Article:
• Improve positive reinforcements in couples.
  • Teach new skills (communication, assertiveness and problem solving skills).
  • Alter dysfunctional thoughts.
  • Implement client specific treatment.
  • Maximize benefits and minimise costs
  • Treatment is usually time limited and symptom focused.

(Nichols & Schwartz, 2004; Brown & Brown, 2002; Long & Young, 2007)

Strengths of Behaviour Couple Therapy

  • Recognises the complexities of human behaviour.
  • Focus is on presenting problems.
  • Techniques can be applied to target behaviours
  • Recognises the need to avoid blame when identifying the cause of the problems that the couple is presenting with.

Weaknesses of Behaviour Couple Therapy

  • Focus is on the presenting behaviour and neglects the underlying causes of the behaviour.
  • Neglects the importance of the therapeutic alliance.

Solution Focused Therapy

Solution focused therapy is a cooperative and non-pathological approach to therapy. Similar to other brief therapy models, it focuses on the clients’ goals and uses homework to extend the impact of sessions in the client’s life. This form of therapy differs from traditional psychotherapy in the way it conceptualises and implements therapeutic processes.

It adopts a constructivist approach in which it is believed that people define and create their own sense of reality through interaction and conversation with others thus assuming that truth is socially constructed (Lawson & Prevett, 1999).

Unlike most therapies that focus on the past and the present, solution focused therapy focuses on the future. Presenting problems are viewed as symptoms of underlying deficits. The solution oriented approach views solution building as different from problem solving. This is based on the idea that the actual problem may be unrelated to how the problem developed, and as such it is unnecessary to know details of the problem.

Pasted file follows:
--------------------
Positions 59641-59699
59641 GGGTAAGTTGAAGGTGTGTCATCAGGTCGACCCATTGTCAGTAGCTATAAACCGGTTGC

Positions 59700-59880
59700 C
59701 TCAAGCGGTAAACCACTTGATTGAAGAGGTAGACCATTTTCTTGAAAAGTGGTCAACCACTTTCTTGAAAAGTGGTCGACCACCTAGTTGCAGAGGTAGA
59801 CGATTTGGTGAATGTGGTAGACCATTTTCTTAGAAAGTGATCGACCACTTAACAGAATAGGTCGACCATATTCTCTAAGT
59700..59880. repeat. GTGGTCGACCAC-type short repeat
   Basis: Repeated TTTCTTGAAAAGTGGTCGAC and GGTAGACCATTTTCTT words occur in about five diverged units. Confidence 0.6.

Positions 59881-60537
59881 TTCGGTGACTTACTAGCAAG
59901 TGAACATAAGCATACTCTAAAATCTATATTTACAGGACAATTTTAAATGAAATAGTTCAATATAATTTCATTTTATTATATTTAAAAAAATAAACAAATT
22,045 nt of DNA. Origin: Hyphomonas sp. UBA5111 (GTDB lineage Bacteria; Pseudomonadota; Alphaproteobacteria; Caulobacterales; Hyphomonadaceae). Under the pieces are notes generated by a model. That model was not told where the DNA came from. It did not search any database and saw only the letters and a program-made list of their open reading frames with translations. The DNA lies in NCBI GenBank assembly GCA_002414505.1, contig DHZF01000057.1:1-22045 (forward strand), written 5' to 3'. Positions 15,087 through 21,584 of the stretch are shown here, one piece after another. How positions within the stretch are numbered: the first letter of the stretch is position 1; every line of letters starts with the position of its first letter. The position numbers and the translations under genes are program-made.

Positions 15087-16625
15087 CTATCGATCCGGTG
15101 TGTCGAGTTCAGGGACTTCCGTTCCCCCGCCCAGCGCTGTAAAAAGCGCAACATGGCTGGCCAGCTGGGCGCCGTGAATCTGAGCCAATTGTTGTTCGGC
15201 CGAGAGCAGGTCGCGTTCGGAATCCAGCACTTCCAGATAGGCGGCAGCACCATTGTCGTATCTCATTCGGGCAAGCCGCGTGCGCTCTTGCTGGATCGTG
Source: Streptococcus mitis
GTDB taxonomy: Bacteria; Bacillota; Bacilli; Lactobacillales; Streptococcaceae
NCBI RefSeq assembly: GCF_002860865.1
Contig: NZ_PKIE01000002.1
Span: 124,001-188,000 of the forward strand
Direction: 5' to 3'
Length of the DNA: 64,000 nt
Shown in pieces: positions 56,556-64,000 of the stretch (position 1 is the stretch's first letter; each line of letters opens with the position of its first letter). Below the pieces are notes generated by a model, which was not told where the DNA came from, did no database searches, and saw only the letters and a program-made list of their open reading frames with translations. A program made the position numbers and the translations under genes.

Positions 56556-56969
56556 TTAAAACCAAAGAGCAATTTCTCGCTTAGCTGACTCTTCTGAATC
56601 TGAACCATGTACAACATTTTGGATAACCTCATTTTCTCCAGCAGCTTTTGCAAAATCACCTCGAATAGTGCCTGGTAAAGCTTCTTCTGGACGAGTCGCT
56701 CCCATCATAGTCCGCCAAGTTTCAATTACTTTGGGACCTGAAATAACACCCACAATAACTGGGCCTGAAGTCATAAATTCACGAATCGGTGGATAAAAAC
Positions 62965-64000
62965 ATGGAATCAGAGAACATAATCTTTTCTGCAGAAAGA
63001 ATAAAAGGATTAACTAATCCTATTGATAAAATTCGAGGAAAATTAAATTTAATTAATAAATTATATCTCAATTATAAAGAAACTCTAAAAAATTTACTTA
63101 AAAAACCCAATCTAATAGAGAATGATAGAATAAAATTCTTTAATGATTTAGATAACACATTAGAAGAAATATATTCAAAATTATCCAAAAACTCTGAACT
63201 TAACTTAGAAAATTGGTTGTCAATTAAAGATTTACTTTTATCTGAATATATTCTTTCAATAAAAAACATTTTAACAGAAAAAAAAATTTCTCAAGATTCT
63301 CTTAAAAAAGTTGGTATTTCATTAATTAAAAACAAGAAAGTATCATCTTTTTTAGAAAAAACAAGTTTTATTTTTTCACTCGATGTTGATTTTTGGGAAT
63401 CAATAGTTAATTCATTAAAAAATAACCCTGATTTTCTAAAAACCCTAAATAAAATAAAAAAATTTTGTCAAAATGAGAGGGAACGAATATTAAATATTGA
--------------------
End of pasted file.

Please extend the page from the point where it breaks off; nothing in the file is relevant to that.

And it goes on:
The therapist that adopts this approach focuses on building the couple’s strengths and abilities rather than spending too much time in trying to understand aetiology of relational problems (Long & Young, 2007; Lawson & Prevett, 1999; Fernando, 2007).

Assumptions of Solution Focused Therapy

  • Focus on the past is unnecessary. Emphasis is on the future.
  • The focus is on the solution, not the problem.
  • The couple knows what needs to be done to reach a solution.
  • Emphasis is on strengths of individuals and the couple and not weaknesses.
  • Minimal resistance. Those that seek change are more open to change.
  • Small changes create the path for large changes.
  • Therapy is action focused and not feeling focused.
  • Awareness comes after behaviour change.
  • People have skills to solve their own problems.

(Brown & Brown, 2002)

Strengths of Solution Focused Couple Therapy

  • Brief and Simple.
  • Collaborated approach that will tend to increase client’s motivation and commitment to therapy.
  • Clearly formulated goals.

Weaknesses of Solution Focused Couple Therapy

  • May be problematic if clients lack insight and motivation.
  • Focusing on positives may result in lack of validation for negative aspects of the problem.
  • Limited interpretation of the problems.
  • May be dismissed by those clients that seek depth in their therapy..